- If you’re sharing a bathroom, what time do the others use the bathroom in the mornings?
- When someone moves out, are the flatmates responsible for finding replacement tenants or does the landlord take care of it?
Know Your Rights
There are a lot of rules (in place since June 2019) about renting in the UK to protect tenants you need to be aware of to avoid getting taken advantage of by shady landlords (of which, unfortunately, there are quite a few in London).
First off, your landlord must protect your deposit in an officially registered deposit protection scheme. This company will hold and protect your deposit throughout your tenancy and will be your first port of call for mediating any deposit-related disputes at the end of your tenancy. At the end of your tenancy, once you request it back, landlords have 10 days to return your deposit (or give a reason why they won’t be returning it).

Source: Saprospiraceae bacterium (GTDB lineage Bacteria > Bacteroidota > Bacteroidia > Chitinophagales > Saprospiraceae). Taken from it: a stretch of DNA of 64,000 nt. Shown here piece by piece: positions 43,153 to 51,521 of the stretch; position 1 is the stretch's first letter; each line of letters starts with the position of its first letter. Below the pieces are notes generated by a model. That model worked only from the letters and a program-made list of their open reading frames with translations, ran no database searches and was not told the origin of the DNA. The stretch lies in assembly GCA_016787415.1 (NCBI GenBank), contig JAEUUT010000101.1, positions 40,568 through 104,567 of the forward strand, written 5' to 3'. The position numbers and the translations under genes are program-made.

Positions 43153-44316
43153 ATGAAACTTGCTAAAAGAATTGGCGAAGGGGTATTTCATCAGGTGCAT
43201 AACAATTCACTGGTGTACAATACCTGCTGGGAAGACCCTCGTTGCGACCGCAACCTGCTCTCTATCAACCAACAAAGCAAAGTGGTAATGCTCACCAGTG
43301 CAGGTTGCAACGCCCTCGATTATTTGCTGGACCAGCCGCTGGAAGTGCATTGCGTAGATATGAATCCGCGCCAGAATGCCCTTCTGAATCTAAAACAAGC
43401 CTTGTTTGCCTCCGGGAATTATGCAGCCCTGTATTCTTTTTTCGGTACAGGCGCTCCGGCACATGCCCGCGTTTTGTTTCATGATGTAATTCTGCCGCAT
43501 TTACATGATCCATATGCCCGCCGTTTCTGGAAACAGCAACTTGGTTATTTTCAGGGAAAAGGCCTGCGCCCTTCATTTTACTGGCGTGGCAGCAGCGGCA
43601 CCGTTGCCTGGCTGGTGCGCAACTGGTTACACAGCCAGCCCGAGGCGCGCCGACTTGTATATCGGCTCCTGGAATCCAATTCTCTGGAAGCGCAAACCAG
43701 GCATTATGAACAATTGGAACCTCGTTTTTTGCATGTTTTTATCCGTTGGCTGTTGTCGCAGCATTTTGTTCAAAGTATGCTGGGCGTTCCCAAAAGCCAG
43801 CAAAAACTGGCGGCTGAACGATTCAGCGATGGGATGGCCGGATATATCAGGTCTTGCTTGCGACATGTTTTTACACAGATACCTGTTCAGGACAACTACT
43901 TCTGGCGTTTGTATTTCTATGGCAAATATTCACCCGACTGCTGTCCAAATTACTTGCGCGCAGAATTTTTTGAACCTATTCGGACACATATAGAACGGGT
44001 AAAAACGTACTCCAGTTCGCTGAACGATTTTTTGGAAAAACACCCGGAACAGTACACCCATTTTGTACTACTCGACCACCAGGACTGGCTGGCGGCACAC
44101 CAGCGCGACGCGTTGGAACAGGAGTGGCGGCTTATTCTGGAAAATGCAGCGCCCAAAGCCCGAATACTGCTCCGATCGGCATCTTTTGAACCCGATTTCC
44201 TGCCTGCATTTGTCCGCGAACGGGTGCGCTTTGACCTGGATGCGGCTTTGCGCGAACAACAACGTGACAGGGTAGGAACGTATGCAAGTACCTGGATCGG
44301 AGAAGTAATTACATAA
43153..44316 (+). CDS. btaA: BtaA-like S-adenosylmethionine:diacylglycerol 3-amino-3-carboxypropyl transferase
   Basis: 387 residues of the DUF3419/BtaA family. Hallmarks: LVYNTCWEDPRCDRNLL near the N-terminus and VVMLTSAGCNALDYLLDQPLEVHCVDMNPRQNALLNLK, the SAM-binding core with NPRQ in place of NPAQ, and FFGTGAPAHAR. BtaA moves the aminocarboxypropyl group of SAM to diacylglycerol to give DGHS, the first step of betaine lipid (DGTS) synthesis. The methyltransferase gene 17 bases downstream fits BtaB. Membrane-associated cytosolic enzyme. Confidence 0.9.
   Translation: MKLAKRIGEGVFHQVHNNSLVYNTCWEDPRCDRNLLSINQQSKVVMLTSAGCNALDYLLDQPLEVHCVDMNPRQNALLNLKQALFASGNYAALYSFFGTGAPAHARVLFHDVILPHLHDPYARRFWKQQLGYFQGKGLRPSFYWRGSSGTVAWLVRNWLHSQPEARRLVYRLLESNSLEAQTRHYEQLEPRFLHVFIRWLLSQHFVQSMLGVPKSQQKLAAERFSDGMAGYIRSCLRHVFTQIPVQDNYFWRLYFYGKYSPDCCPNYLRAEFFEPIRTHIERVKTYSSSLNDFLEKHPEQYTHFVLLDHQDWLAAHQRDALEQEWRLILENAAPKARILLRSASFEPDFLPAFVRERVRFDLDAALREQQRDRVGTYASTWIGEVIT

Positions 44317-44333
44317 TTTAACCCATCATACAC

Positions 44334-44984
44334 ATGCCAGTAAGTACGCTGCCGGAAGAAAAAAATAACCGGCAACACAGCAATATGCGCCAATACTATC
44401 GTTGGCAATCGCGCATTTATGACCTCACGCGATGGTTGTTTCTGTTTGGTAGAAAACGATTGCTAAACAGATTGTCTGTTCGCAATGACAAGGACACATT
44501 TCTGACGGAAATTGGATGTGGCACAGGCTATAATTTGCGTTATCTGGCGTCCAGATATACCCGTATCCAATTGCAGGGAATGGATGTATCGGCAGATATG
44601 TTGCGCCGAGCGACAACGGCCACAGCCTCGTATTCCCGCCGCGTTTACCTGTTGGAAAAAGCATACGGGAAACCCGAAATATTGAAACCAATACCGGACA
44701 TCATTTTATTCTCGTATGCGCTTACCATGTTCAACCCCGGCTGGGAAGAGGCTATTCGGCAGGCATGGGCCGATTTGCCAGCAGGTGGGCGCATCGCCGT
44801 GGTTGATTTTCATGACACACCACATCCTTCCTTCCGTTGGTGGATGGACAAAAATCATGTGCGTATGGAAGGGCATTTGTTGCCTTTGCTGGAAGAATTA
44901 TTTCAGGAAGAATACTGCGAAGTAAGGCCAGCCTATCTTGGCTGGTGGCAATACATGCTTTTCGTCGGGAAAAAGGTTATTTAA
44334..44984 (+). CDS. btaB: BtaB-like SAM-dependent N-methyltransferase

On that note, the maximum amount a landlord can charge for a deposit these days is 5 weeks’ rent. If landlords break any of these rules, you may be entitled to compensation. Definitely seek advice through Shelter or Citizen’s Advice if you find yourself in that situation.
Similarly, charging tenants end of tenancy, check-in, or agency fees is now illegal, so keep that in mind. Stand up to slimy landlords if you need to!
Finally, you have the right to quiet enjoyment of your flat while you live there. Your landlord must give you at least 24 hours’ notice before he or she comes into the flat, conducts repairs, or shows it to prospective tenants.
Already found a flat to rent in London and looking for more guidance on what to expect once you move? Check out my practical tips for moving to London. If you’re about to move in check out my list of first flat essentials.